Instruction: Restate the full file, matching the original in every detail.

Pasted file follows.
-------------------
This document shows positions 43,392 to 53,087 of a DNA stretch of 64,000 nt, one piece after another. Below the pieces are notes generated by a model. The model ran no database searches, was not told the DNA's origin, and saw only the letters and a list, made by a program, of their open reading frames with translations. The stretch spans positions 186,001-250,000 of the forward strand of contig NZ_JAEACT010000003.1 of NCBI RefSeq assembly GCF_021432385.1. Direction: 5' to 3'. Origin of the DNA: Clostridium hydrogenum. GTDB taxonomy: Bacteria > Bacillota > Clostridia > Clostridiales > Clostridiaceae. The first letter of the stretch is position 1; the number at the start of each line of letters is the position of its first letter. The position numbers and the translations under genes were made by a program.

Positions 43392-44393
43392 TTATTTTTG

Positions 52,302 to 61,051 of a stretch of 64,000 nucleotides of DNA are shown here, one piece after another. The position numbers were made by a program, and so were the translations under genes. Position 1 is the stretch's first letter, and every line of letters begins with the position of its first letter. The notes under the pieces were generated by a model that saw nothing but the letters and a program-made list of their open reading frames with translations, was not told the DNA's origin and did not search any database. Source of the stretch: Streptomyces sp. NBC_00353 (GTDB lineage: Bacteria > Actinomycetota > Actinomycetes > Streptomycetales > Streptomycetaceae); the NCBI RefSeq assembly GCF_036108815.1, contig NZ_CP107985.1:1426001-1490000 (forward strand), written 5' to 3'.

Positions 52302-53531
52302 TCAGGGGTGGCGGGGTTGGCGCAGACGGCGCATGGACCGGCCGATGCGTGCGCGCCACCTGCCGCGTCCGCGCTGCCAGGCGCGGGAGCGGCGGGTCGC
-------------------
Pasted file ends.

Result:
This document shows positions 43,392 to 53,087 of a DNA stretch of 64,000 nt, one piece after another. Below the pieces are notes generated by a model. The model ran no database searches, was not told the DNA's origin, and saw only the letters and a list, made by a program, of their open reading frames with translations. The stretch spans positions 186,001-250,000 of the forward strand of contig NZ_JAEACT010000003.1 of NCBI RefSeq assembly GCF_021432385.1. Direction: 5' to 3'. Origin of the DNA: Clostridium hydrogenum. GTDB taxonomy: Bacteria > Bacillota > Clostridia > Clostridiales > Clostridiaceae. The first letter of the stretch is position 1; the number at the start of each line of letters is the position of its first letter. The position numbers and the translations under genes were made by a program.

Positions 43392-44393
43392 TTATTTTTG

Positions 52,302 to 61,051 of a stretch of 64,000 nucleotides of DNA are shown here, one piece after another. The position numbers were made by a program, and so were the translations under genes. Position 1 is the stretch's first letter, and every line of letters begins with the position of its first letter. The notes under the pieces were generated by a model that saw nothing but the letters and a program-made list of their open reading frames with translations, was not told the DNA's origin and did not search any database. Source of the stretch: Streptomyces sp. NBC_00353 (GTDB lineage: Bacteria > Actinomycetota > Actinomycetes > Streptomycetales > Streptomycetaceae); the NCBI RefSeq assembly GCF_036108815.1, contig NZ_CP107985.1:1426001-1490000 (forward strand), written 5' to 3'.

Positions 52302-53531
52302 TCAGGGGTGGCGGGGTTGGCGCAGACGGCGCATGGACCGGCCGATGCGTGCGCGCCACCTGCCGCGTCCGCGCTGCCAGGCGCGGGAGCGGCGGGTCGC